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  1. #1
    Member gotrocks's Avatar
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    Which image size ?

    I think I understand a little about shutter speed, F stop,& ISO.

    But I'm very confused regarding which image size to use.
    What determines which size is preferred?

    Here's a list of available choicesWhich image size ?-fuji-image-size.jpg
    ,
    Plant a tree, help it grow. Children need something to climb.
    Critique any picture; any where; any time.

  2. #2
    Woe is me! wfooshee's Avatar
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    Re: Which image size ?

    Image size is a tradeoff with memory capacity mostly. Smaller images take less memory, more pics on a card.

    In your case, you have a choice of aspect ratios, too. 4:3 is the old TV standard, also used by PC monitors. 16:9 is the new wide-screen TV and PC-monitor standard. 3:2 comes from film, the ratio of the 35mm film frame size.

    A large image can always be resized to a smaller one. It can also be cropped if it contains more than your actual subject, perhaps without losing too much resolution.

    A small image cannot be scaled up. You're not going to be making 2-page magazine spreads from 2300-pixels-wide pictures.

  3. #3
    project forum co-moderator Frog's Avatar
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    Re: Which image size ?

    Bigger is Better!
    Keep Shooting!

    CHECK OUT THE PHOTO PROJECT FORUM
    http://forums.photographyreview.com/...splay.php?f=34

    Please refrain from editing my photos without asking.

  4. #4
    Member gotrocks's Avatar
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    Re: Which image size ?

    Thank you, wfooshee AND Frog.

    Now if I can learn how to "blow all the bells and ring all the whistles...."
    Oh! and "talk to the animals" (so they will pose for me).
    Plant a tree, help it grow. Children need something to climb.
    Critique any picture; any where; any time.

  5. #5
    Senior Member freygr's Avatar
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    Re: Which image size ?

    I would use the largest size available, in your case 4:3 (L). You can always crop to the format you wish to print of display. You can't go from 16:9 to 4:3 without losing pixel width but 4:3 to 16:9 all you lose is pixel high. Losing pixel width is like using a longer lens.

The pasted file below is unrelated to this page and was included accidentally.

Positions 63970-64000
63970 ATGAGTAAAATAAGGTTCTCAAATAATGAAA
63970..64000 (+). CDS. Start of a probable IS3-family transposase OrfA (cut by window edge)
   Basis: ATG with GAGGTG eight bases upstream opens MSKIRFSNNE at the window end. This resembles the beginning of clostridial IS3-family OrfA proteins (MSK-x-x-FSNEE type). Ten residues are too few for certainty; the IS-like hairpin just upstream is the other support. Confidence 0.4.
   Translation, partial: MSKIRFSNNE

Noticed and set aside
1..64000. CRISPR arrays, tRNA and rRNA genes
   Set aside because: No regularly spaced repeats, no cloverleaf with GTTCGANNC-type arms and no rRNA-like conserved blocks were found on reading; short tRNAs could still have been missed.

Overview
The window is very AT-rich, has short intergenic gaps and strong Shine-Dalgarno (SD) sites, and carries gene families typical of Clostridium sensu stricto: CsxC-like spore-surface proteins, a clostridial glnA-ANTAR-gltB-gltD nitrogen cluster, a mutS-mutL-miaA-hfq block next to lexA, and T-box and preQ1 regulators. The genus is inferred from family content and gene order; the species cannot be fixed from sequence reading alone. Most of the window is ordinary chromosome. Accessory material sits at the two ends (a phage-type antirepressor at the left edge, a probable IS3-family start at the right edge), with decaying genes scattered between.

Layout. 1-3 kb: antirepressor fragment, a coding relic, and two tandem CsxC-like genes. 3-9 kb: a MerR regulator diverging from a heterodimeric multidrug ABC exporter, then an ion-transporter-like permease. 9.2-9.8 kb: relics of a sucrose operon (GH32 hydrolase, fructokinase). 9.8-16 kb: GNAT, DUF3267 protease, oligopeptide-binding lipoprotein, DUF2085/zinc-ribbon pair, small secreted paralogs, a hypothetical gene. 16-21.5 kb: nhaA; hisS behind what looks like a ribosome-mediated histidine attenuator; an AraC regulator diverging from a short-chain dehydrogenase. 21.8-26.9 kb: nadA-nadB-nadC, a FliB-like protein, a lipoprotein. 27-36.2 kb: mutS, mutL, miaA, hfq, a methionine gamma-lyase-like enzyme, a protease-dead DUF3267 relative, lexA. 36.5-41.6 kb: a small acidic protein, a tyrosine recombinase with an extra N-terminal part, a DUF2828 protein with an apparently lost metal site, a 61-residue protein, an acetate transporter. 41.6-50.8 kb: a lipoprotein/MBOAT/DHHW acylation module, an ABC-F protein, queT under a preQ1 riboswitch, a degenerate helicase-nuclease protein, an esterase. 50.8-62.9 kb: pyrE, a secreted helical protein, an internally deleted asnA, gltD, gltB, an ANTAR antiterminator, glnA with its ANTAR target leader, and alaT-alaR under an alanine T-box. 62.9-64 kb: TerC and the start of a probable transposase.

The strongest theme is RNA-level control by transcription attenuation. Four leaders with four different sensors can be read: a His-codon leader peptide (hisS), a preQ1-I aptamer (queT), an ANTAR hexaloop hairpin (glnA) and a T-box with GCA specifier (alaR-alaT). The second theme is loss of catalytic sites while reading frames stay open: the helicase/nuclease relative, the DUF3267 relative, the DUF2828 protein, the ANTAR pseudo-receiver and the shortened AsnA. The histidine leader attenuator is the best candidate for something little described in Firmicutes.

Be sides if you catch a very good shot you will want the best quality image the more pixels you have the better quality you can get. Also you should set the camera to RAW format if you can, again for the best quality you can get (some cameras do not have RAW format but may have TIFF option for out put).

    Note saving in any thing other than JPG will take along more storage space per image. But the prices of SD cards are very cheap now days, I just purchased two 64 Gig SD card for under $50 each, the CF cards that size are still over $300 each
    GRF

    Panorama Madness:

    Nikon D800, 50mm F1.4D AF, 16-35mm, 28-200mm & 70-300mm

  6. #6
    Senior Member OldClicker's Avatar
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    Re: Which image size ?

    Quote Originally Posted by freygr View Post
    I would use the largest size available, in your case 4:3 (L). You can always crop to the format you wish to print of display. You can't go from 16:9 to 4:3 without losing pixel width but 4:3 to 16:9 all you lose is pixel high. Losing pixel width is like using a longer lens.

    Be sides if you catch a very good shot you will want the best quality image the more pixels you have the better quality you can get. Also you should set the camera to RAW format if you can, again for the best quality you can get (some cameras do not have RAW format but may have TIFF option for out put).

    Note saving in any thing other than JPG will take along more storage space per image. But the prices of SD cards are very cheap now days, I just purchased two 64 Gig SD card for under $50 each, the CF cards that size are still over $300 each
    I believe that the sensor is 3:2 so anything other than 3:2 would be cropped and be less pixels. - Terry
    -----------------
    I am no better than you. I critique to teach myself to see.
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  7. #7
    Senior Member freygr's Avatar
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    Re: Which image size ?

    Quote Originally Posted by OldClicker View Post
    I believe that the sensor is 3:2 so anything other than 3:2 would be cropped and be less pixels. - Terry
    He did send a listed and 4:3 is list at 4608 x 3456 and 3:2 is 4608 x 3072 pixels, so the 3:2 was cropped in the camera. The point is to use the cameras native format, at it's highest resolution, with the camera equivalent raw file format. SD cards are cheap now.
    GRF

    Panorama Madness:

    Nikon D800, 50mm F1.4D AF, 16-35mm, 28-200mm & 70-300mm

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